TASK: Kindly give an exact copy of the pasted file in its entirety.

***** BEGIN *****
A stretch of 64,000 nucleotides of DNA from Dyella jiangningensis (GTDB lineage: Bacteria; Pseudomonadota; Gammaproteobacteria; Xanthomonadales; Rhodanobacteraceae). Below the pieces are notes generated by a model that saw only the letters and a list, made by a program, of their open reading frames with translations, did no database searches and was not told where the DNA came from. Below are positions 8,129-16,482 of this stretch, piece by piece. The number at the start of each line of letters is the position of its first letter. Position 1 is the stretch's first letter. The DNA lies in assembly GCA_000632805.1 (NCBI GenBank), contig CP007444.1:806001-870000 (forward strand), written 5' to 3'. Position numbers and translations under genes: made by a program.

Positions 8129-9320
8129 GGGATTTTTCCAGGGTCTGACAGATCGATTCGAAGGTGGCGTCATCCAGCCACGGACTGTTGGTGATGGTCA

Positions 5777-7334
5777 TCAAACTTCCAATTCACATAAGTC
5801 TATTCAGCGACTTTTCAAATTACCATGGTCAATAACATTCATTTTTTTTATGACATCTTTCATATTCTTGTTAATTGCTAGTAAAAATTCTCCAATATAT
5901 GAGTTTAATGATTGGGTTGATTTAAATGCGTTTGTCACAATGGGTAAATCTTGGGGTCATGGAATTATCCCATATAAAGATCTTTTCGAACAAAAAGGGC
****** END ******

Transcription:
A stretch of 64,000 nucleotides of DNA from Dyella jiangningensis (GTDB lineage: Bacteria; Pseudomonadota; Gammaproteobacteria; Xanthomonadales; Rhodanobacteraceae). Below the pieces are notes generated by a model that saw only the letters and a list, made by a program, of their open reading frames with translations, did no database searches and was not told where the DNA came from. Below are positions 8,129-16,482 of this stretch, piece by piece. The number at the start of each line of letters is the position of its first letter. Position 1 is the stretch's first letter. The DNA lies in assembly GCA_000632805.1 (NCBI GenBank), contig CP007444.1:806001-870000 (forward strand), written 5' to 3'. Position numbers and translations under genes: made by a program.

Positions 8129-9320
8129 GGGATTTTTCCAGGGTCTGACAGATCGATTCGAAGGTGGCGTCATCCAGCCACGGACTGTTGGTGATGGTCA

Positions 5777-7334
5777 TCAAACTTCCAATTCACATAAGTC
5801 TATTCAGCGACTTTTCAAATTACCATGGTCAATAACATTCATTTTTTTTATGACATCTTTCATATTCTTGTTAATTGCTAGTAAAAATTCTCCAATATAT
5901 GAGTTTAATGATTGGGTTGATTTAAATGCGTTTGTCACAATGGGTAAATCTTGGGGTCATGGAATTATCCCATATAAAGATCTTTTCGAACAAAAAGGGC